A Saturday morning and a voice calls out from the downstairs loo – ‘It’s like a murder scene in here, ketchup everywhere. Clean it up Jemima.’
Rupert is getting ready for work, and none too pleased. Now he’s joining me in the upstairs bathroom. ‘Sorry, can I just get in and wash my hands? She’s got it everywhere, handprints on the door, smears all over the basin.’
I head downstairs, my routine can wait, and I need my early morning tea. Jemima has an eager look on her face, like she’s expecting something.
Then I realize.
‘Jem, there’s ketchup all over the milk! This isn’t how you do April Fools.’
‘It’s really not, you’ve got the wrong end of the stick.’
‘No, you have.’
The argument escalates and I send her up to her room, then find myself distracted by the dishwasher that needs emptying. But soon enough I open the cupboard for the tea bags, and am showered in home-made confetti. This time I do actually laugh, a severe headache hasn’t been helping my sense of humour failure.
She’d rigged a toilet tube inside the cupboard, attaching it with wool to the door, so that once opened the contents fall on an unsuspecting head. Snippets of wool, the contents of the hole-punch and a rubber crab litter the work surface and fall from my hair.
I think it’s my turn. What can I possibly do? I like the story of the washing of the lions, a prank in the 1800s, when, it was claimed, lions were ceremonially bathed in the moat outside the Tower of London. A quick search on the internet and I’m looking at a ticket online – it is stamped by a Perry B Greville. There’s scope here for a family yarn, perhaps Rupert will feel like taking this on when he’s in a better mood.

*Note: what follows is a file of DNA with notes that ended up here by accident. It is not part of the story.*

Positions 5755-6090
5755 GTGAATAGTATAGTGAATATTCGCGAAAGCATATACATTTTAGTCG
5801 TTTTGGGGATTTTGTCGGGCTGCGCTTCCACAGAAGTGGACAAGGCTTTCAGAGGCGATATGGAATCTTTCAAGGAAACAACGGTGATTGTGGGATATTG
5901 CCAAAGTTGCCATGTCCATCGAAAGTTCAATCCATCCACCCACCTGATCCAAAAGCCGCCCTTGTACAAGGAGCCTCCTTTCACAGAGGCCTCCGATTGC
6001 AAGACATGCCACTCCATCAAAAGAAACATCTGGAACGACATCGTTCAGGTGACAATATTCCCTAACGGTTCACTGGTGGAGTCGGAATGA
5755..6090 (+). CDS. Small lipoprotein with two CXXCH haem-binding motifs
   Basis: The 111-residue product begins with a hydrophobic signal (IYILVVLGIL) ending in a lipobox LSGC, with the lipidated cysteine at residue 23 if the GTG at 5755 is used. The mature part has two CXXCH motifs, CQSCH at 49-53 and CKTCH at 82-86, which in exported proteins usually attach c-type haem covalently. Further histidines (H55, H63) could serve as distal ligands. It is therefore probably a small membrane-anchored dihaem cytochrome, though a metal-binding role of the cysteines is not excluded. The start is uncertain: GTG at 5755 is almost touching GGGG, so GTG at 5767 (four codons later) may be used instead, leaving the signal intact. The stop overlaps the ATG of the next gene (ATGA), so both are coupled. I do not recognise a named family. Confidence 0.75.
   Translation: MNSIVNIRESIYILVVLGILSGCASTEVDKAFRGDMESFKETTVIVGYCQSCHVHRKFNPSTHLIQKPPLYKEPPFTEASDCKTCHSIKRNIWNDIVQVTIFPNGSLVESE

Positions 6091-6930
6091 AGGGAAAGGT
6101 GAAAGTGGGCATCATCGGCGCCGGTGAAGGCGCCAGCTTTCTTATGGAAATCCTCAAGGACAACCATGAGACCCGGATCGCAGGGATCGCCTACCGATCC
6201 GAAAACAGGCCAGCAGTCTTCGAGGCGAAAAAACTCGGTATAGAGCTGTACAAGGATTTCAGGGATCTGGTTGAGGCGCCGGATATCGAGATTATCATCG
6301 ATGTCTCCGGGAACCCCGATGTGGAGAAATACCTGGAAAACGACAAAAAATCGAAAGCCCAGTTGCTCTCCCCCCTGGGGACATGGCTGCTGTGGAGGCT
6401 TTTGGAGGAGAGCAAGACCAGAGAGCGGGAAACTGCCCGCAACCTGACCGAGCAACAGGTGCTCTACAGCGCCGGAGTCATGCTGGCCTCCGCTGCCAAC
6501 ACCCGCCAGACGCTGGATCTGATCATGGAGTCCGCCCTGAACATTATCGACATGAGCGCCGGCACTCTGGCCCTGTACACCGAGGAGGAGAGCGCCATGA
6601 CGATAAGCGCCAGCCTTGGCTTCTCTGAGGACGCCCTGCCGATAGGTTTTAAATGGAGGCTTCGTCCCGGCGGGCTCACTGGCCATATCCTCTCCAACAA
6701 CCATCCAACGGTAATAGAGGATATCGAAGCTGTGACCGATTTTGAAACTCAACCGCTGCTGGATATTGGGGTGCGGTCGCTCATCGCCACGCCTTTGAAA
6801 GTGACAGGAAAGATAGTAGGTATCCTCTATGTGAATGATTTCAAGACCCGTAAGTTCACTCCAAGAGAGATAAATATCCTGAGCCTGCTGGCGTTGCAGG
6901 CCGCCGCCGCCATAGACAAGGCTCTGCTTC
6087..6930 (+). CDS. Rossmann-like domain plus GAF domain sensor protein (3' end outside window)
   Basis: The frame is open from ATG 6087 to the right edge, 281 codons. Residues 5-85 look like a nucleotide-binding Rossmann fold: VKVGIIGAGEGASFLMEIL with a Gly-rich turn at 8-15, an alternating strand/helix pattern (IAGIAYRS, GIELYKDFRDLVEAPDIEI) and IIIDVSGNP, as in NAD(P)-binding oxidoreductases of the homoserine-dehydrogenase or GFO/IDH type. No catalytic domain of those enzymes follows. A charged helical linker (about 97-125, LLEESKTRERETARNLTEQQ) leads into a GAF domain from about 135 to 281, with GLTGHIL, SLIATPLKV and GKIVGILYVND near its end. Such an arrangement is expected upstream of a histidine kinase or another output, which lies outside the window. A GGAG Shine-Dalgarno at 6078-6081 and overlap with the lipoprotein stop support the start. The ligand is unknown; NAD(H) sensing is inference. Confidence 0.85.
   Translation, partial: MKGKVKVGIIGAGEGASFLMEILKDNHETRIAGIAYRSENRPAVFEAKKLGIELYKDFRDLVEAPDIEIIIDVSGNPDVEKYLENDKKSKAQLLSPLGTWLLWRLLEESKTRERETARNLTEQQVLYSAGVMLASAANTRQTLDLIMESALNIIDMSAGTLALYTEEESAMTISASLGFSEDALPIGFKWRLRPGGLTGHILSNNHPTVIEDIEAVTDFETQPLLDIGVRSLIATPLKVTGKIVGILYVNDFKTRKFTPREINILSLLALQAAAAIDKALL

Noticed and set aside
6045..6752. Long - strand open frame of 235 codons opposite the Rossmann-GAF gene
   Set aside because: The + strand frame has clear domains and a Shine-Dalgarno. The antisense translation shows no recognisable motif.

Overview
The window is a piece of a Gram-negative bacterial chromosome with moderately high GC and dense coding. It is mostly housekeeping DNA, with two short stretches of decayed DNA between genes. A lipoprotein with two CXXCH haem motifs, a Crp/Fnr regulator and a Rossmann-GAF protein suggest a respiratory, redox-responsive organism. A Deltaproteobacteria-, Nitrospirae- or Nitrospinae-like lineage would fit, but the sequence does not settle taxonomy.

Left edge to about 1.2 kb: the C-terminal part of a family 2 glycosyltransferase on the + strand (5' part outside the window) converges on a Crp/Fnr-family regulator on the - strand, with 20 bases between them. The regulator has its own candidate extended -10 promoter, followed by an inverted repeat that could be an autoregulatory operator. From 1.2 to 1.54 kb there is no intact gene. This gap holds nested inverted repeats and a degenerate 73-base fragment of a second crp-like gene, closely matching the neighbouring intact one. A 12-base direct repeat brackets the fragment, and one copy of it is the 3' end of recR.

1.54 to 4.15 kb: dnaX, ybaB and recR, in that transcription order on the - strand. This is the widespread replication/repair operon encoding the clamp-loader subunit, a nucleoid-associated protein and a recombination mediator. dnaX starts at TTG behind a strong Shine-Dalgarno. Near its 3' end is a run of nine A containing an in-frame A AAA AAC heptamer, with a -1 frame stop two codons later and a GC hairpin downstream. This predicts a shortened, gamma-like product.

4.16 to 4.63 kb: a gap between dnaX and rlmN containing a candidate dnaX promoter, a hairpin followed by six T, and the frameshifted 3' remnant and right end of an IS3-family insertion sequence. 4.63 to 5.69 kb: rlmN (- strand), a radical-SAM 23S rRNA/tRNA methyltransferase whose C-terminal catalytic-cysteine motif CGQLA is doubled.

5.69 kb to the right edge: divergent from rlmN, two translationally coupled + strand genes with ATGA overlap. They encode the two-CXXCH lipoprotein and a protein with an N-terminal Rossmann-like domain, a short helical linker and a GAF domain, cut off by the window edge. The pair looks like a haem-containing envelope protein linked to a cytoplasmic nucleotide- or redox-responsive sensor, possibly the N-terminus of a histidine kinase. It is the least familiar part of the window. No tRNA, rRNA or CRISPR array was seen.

Jemima might fool for it, but she’d be expecting a trip to London, and it’s not the day for it. It does need to be something visual for her, something immediate. I know. I type in a few words and I’m all set.
‘Jemima, I’ve got something to show you.’
The sound of a small stampede and she’s back downstairs.
‘What is it?’
‘It’s about a special harvest, I thought you might be interested. It happens about now.’
She climbs up onto the sofa and pulls her knees into her chest, expecting a nice long viewing.
‘Is that what spaghetti looks like when it’s growing?’
‘I guess so,’ I say, in a non-committal kind of way. If she glances at my face I’m sprung. I try to smile on one side of my face only, it sort of works.
‘I want to eat it straight off the tree.’
‘It would be nice, wouldn’t it?’
The clip ends and she hasn’t guessed.
‘That was a bit boring,’ she says.
That was a bit easy, I think to myself.
She’s in the kitchen banging cupboards again. I wonder what’s next.
‘Oh, I spent ages doing that,’ she says.
I join her and see her looking into her now empty toilet role tube.
‘That was a good one,’ I tell her. ‘It was the surprise of it. It’s not meant to be a terrible shock.’
I grab a pen and notepad and start my shopping list. ‘Spaghetti,’ I write at the top. I’ll cook it tonight, then I really should tell her. But I might not.